Before you even start browsing or go to the drugstore to buy nootropics for bipolar disorder, you should bear in mind that some ingredients although highly effective for healthy individuals, don’t work for patients with BPD. In fact, some of them can induce hypomanic, manic, and psychotic episodes while others can counteract medications you’re taking. That’s why it’s necessary to read the ingredient list and find the components safe for individuals with BPD. Below, you can see the safest nootropics for bipolar disorder.

1. Ashwagandha

Ashwagandha Benefits

Ashwagandha is dubbed as one of the most potent herbs in Ayurvedic medicine. It has been used since the ancient times for medicinal purposes. The Natural Medicine Journal published results of the study which showed that ashwagandha intake significantly improved reaction time in five of six psychomotor performance tests when compared to placebo group at baseline testing.

The herb comes in the form of an extract in nootropics, and its benefits include:

  • Alleviates insomnia
  • Boosts energy
  • Improves auditory-verbal working memory
  • Improves focus and concentration
  • Improves reaction time
  • Improves social cognition
  • Manages fatigue
  • Reduces stress

You May Also Want To ReadCognitive Deficits In Bipolar Disorder

2. Memantine

Memantine was created by Eli Lilly and Company in a bid to treat Alzheimer’s disease. Indeed, memantine was found to show significant benefits on overall cognitive abilities as well as on specific cognitive domains in patients with moderate to severe Alzheimer’s, according to a study from the International Journal of Geriatric Psychiatry.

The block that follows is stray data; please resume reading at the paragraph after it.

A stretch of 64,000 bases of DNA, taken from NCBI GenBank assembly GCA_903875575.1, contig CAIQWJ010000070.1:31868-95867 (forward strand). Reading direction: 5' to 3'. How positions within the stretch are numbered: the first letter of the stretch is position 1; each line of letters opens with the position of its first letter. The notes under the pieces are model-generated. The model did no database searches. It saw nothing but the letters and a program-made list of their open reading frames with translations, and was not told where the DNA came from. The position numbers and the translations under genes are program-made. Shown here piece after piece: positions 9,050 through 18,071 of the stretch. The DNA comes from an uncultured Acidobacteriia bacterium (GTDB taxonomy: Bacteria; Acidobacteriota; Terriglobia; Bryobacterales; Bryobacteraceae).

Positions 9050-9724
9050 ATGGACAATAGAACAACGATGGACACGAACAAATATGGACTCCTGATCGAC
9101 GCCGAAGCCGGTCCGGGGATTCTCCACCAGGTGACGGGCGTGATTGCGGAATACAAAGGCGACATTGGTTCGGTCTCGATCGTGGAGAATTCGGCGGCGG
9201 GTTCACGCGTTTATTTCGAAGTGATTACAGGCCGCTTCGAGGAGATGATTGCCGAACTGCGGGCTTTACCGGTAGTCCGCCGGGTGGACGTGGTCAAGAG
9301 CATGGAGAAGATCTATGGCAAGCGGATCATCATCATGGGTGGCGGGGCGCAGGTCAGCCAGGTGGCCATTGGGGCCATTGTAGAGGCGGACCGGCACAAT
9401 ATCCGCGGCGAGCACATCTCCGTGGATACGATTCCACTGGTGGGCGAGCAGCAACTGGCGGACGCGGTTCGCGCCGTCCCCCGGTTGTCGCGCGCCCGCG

Some benefits of memantine include:

  • Boost in the antidepressant effect
  • Improved attention
  • Improvements in different types of memory: working, verbal, episodic
  • Mood-stabilizing effects
  • Potential relief from anhedonia (inability to feel pleasure in pleasurable activities or situations)

3. Siberian Ginseng (Eleuthero)

Siberian Ginseng

Eleuthero is a herb originating from Northwest Asia. Interestingly, it’s popularly called Siberian Ginseng although it doesn’t belong to the ginseng family. University of Maryland Medical Center writes that although studies didn’t analyze this root enough, there are still indications that Siberian ginseng increases mental alertness.

The root also has relaxing effects. For example, a combination of Siberian Ginseng and lithium was as effective as lithium and fluoxetine. However, eleuthero – lithium combination had fewer adverse effects.

4. Nootropics to Avoid

As mentioned above, some nootropics that are effective for healthy individuals aren’t suitable for people with BPD. For example:

  • Ginkgo Biloba – could decrease efficacy of anticonvulsants used as antidepressants and mood stabilizers in patients with bipolar disorder
  • John’s Wort – leads to mania and psychosis
  • Panax ginseng – could cause mania and psychosis
Nootropics to Avoid

Conclusion

Bipolar disorder has a tremendous impact on patient’s cognitive functioning, and the relationship has been confirmed by a multitude of studies. Weak cognitive functions decrease the overall quality of life, particularly when associated with BPD, which is why nootropics pose as natural and efficient solutions.

That said, you should consult your doctor regarding ingredients that are safe for you as some nootropics could be harmful to people with this disorder. Ask about safety precautions when it comes to nootropics for bipolar disorder, as it is for the best to receive such information from a specialist.

Author

Dr. Ahmed Zayed

Dr. Ahmed Zayed Helmy holds a baccalaureate of Medicine and Surgery. He has completed his degree in 2011 at the University of Alexandri